(Last Updated on : 06/01/2014)
Impact of hunting in India is vast and is considered as a serious threat to a symbolically significant species. With the increasing impact of hunting it was in Ranthambore Tiger Reserve
, one of the finest tiger reserves in the country, where the wildlife crisis first made headlines. By mid-1992, after several official denials of tiger poaching, it became clear that over a dozen of great cats had been killed. In the past, hunters had mainly killed the animals to supply markets in the Western world with tiger-skins. But the new round of unlawful snaring and poisoning was aimed at servicing growing overseas and home markets for age-old therapeutic systems that use tiger-parts. A cluster of changes in the political and economic ambience made the older model of wildlife conservation more unfeasible in the face of the new pressures.
With time purchasing power of consumers in Asia and North America also increased tremendously. It had given the age-old medical remedies a new lease of life, even as they meant death for the entire generation of tigers in the forests. The rates of extraction increased to meet the surge in demand. Some experts went so far as to argue that direct elimination through such attacks had more destructive potential for the tiger population than did indirect attrition through habitat loss. Field biologists still stressed the need to protect intact expanses of habitat, prey and all, rather than isolate the trade alone as a depletive factor.
The machinery of enforcement was designed to deal with local-level issues rather than the new highly sophisticated commercial networks. The impact of hunting was not only limited to the tiger reserves, it also included other endangered species. Like for instance, the tiger was not alone in being the object of poaching networks; the great Indian one-horned rhino was also facing troubles. In many smaller preserves in Assam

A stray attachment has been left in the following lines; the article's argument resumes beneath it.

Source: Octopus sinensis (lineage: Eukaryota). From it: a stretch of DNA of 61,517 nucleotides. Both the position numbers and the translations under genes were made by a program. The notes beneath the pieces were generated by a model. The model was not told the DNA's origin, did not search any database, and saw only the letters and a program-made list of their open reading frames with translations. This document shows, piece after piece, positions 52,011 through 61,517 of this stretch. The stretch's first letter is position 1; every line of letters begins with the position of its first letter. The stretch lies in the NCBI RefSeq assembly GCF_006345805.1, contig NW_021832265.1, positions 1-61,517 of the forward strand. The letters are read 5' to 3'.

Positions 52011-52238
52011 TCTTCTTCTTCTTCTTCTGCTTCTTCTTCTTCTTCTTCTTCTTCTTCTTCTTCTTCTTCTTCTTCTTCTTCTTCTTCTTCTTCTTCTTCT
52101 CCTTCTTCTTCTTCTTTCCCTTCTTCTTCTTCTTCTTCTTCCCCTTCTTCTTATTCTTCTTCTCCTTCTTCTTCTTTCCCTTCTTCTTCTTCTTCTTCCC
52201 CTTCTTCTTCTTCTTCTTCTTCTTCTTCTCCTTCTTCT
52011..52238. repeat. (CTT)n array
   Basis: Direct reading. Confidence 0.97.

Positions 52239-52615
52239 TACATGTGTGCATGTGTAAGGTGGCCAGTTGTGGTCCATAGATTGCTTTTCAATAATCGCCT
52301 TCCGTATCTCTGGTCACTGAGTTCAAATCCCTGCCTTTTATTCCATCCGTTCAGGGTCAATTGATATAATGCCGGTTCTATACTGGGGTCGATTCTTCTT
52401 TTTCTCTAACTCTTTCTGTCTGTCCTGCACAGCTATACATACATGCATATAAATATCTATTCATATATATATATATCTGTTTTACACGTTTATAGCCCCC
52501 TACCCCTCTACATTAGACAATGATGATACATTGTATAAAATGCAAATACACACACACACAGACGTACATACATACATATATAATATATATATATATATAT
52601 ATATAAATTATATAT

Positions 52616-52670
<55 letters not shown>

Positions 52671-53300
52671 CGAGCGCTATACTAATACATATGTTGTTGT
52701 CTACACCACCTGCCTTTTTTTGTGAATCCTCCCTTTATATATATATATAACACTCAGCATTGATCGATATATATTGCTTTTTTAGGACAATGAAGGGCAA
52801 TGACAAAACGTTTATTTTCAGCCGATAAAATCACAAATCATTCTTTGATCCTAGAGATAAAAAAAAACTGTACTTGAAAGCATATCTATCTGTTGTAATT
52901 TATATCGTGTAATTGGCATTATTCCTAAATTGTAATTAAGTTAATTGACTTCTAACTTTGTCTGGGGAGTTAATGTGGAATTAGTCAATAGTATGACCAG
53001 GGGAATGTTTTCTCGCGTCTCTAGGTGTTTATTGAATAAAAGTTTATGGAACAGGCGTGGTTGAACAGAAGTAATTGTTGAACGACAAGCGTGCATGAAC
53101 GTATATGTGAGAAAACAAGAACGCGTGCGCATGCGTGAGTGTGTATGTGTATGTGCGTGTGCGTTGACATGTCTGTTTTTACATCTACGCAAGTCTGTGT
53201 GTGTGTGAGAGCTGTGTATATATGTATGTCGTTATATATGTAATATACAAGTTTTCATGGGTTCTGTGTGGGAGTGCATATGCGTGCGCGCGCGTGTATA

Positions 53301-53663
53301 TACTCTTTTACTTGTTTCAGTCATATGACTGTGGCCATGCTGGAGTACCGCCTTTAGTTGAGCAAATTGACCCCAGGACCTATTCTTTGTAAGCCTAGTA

populations of the huge creatures were being rapidly depleted. Similarly, a rise in the price of ivory exerted new pressures on the Asian elephant, with tuskers being selectively killed off in key reserves in southern India.
This point regarding the impact of hunting remained virtually the sole referral point for officials until it became clear that something was seriously wrong. Several voluntary groups assisted the state governments taking strong measures for the conservation of wildlife species of the country. By the end of the 1990s, various voluntary organisations were funnelling nearly two million dollars a year to the field to supplement official efforts. The largest chunk of funds came from just one group, the World Wide Fund for Nature or WWF. Funds were put to a range of uses like from helping compensate cattle losses to providing equipment for anti-poaching patrols. Some focused on creating a sense of awareness among middle-class constituents and assisting foresters in protection. Others went a step further, helping generate alternate means of livelihood for those living along the perimeter of parks. Public interest litigation also evolved into a major means to push the official machinery to act. Further, some tried to reach out and anticipate local concerns as well. In response to such efforts, the Steering Committee of Project Tiger took a policy decision against the practice of forced relocation of villages from its reserves.
It is said that if given a sufficient living space, and a modicum of protection, even the threat from illegal trade could be minimised, although not entirely eliminated. But, the protective system itself was under strain because of the serious hunting impact as well as the vast changes in India's political and economic climate. Moreover, the wider crisis in the wildlife of the country manifested itself in several ways.